A cease-and-desist letter is a letter, email or other form of communications demanding that the recipient refrain from a certain behavior or face legal action.
Some types of behavior that may prompt such letters include:
In the case of copyright, trademark or patent infringement, and defamation, the letter typically threatens a civil lawsuit if the recipient continues the undesired activity. It is similar in form, although not in function, to a demand letter, which alerts the recipient to a pending claim for money damages, usually as a result of a tort or a breach of contract.
The normal goal of such a letter is to obtain early resolution of the matter and spare both parties the time and expense of a civil litigation.
In the United States, a recipient of a cease-and-desist letter who is placed in a "reasonable apprehension" of litigation may respond through a request for declaratory judgment proceeding in his own jurisdiction.
Trademark infringement letter
The typical format of a Trademark infringement cease-and-desist letter notifies the alleged infringer of the trademark owner’s rights, explains why the trademark owner believes confusion (or if appropriate, dilution) is occurring, or likely to occur if the alleged infringer continues use of its mark, and sets forth the trademark owner’s demands that the alleged infringer take certain actions (e.g., ceasing use, abandoning trademark applications, surrendering domain names, obliterating the mark from existing products, limiting use to a certain manner and scope, paying profits, and the like). The letter also usually requests a response by a specified date or within a specific time frame.
The demands in the letter and the tone (threatening or conciliatory) may vary depending on the facts and circumstances presented. If a violation is sufficiently problematic that the trademark owner is prepared to litigate immediately, the letter may threaten such litigation if the violator fails to comply with the demands set forth in the letter. The letter may even be accompanied by a courtesy copy of a complaint that has been or will be filed if the matter cannot be expeditiously resolved to the satisfaction of the trademark owner.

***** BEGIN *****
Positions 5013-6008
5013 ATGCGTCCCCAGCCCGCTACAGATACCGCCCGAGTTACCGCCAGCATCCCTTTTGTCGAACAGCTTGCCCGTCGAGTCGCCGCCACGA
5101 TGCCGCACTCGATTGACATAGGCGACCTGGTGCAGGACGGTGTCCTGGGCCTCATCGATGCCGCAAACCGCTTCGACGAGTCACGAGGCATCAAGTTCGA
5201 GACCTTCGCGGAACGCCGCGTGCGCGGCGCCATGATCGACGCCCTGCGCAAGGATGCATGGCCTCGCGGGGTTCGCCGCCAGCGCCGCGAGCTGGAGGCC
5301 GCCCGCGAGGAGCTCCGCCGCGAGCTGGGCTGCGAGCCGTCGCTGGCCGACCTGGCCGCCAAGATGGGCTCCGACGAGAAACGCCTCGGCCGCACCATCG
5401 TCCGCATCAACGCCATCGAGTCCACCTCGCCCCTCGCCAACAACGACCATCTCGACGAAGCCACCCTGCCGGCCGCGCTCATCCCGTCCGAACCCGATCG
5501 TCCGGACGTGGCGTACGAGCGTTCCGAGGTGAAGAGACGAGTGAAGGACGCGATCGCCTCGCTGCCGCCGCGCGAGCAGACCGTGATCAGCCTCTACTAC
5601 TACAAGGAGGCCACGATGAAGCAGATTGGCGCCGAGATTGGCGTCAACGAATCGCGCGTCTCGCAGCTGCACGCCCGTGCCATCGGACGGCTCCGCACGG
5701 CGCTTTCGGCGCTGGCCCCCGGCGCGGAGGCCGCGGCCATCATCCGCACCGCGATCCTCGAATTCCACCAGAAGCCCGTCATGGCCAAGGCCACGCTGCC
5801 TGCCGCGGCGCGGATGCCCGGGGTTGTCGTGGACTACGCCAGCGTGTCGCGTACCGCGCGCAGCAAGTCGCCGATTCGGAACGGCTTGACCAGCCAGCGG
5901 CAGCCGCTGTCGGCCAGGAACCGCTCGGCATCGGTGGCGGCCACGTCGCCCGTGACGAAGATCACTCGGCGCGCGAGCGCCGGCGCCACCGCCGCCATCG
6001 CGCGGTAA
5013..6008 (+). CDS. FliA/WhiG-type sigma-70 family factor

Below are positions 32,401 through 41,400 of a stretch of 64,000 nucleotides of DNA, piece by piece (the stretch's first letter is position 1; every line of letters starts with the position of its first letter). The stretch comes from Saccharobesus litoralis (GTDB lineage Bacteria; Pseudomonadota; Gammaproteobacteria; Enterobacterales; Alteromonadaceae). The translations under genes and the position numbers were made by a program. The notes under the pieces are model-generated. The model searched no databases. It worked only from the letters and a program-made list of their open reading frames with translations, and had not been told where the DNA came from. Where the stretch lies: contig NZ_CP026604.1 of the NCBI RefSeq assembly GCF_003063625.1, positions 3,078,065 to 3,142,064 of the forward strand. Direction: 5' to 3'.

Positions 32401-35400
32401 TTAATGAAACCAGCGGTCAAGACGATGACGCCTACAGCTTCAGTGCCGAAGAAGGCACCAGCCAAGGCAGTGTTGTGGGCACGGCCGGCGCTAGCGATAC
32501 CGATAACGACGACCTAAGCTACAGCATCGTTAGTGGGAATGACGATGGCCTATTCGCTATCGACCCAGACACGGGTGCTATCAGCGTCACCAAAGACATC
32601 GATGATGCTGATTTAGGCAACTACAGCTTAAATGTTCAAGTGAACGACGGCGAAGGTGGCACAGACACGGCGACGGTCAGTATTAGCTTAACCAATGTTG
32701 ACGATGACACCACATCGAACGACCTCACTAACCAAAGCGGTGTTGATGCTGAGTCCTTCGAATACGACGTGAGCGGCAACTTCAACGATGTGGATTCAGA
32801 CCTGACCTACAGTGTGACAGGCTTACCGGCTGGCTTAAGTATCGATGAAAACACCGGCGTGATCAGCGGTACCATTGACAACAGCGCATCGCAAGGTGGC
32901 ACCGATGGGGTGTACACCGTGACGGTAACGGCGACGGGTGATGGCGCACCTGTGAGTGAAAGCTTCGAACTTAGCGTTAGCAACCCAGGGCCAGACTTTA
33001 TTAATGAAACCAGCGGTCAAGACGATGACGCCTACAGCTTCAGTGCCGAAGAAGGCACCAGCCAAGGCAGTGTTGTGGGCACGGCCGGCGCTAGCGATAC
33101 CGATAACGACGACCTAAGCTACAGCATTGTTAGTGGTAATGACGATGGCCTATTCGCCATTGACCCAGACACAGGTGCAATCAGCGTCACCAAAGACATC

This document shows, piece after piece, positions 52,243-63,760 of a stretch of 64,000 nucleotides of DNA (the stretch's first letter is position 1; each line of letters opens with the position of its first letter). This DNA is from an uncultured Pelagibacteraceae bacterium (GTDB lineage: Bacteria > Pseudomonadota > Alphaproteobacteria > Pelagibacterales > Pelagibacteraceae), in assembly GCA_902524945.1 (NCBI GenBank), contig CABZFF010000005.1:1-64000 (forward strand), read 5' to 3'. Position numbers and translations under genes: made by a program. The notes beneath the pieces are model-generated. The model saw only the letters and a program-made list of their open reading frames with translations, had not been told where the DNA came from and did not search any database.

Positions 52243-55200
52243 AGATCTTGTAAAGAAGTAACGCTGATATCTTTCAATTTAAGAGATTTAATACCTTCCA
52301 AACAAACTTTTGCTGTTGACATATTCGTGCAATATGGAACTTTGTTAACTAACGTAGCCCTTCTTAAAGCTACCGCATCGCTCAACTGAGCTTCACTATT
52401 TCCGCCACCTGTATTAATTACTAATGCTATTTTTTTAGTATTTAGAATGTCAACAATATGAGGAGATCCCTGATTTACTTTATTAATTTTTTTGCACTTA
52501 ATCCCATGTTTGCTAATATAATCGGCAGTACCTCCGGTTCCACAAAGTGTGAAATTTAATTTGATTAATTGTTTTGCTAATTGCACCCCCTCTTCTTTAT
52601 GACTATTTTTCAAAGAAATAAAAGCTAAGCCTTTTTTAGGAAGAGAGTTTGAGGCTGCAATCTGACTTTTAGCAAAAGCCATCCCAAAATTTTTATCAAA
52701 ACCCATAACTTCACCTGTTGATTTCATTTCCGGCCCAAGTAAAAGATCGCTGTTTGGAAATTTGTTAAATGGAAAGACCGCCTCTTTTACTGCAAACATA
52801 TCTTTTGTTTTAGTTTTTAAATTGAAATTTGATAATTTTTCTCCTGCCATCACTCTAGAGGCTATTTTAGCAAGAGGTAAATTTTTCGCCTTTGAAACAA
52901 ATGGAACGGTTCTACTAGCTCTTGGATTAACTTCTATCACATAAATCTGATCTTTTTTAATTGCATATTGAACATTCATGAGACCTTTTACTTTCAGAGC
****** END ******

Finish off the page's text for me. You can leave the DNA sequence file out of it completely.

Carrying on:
Upon receiving a demand letter, the recipient may respond on its own or consult with trademark counsel. Often, counsel will send a “hold” letter to buy time to investigate the merits of the trademark owner’s claims, consult with the client, and prepare a response.
Responses to a cease-and-desist letter generally fall into three main categories:
- The alleged violator agrees to comply with the trademark owner’s demands and/or stops using the offending trademark. If this occurs, the parties may memorialize this in writing with either a written response letter that resolves the matter, or if the matter is more complex, via a settlement agreement.
- The alleged violator does not respond within the specified time frame. At this point, the trademark owner often will send a follow-up letter. If no response is forthcoming, the trademark owner will either decide to drop its effort and acquiesce in that party’s use, or the trademark owner will continue to pursue the matter by filing a lawsuit (typically in a federal district court). If the trademark owner’s concern relates solely to efforts to register a mark, the owner may opt to file a proceeding with USPTO’s TTAB to petition to cancel a registration or oppose an application, instead of filing a district court action.
- The alleged infringer denies the allegations of infringement and/or asserts various legal defenses justifying its ability to use its mark, files a declaratory judgment action, or offers a compromise solution for going forward. If the response presents compelling facts or legal points that the trademark owner may not have known or failed to consider, the owner may decide to pursue settlement or drop its claims altogether (e.g., if it turns out the alleged infringer can show that it has priority of use). If the trademark owner does not believe settlement is possible, the trademark owner usually will continue to pursue the matter by filing a lawsuit or initiating a cancellation or opposition proceeding with USPTO’s TTAB.
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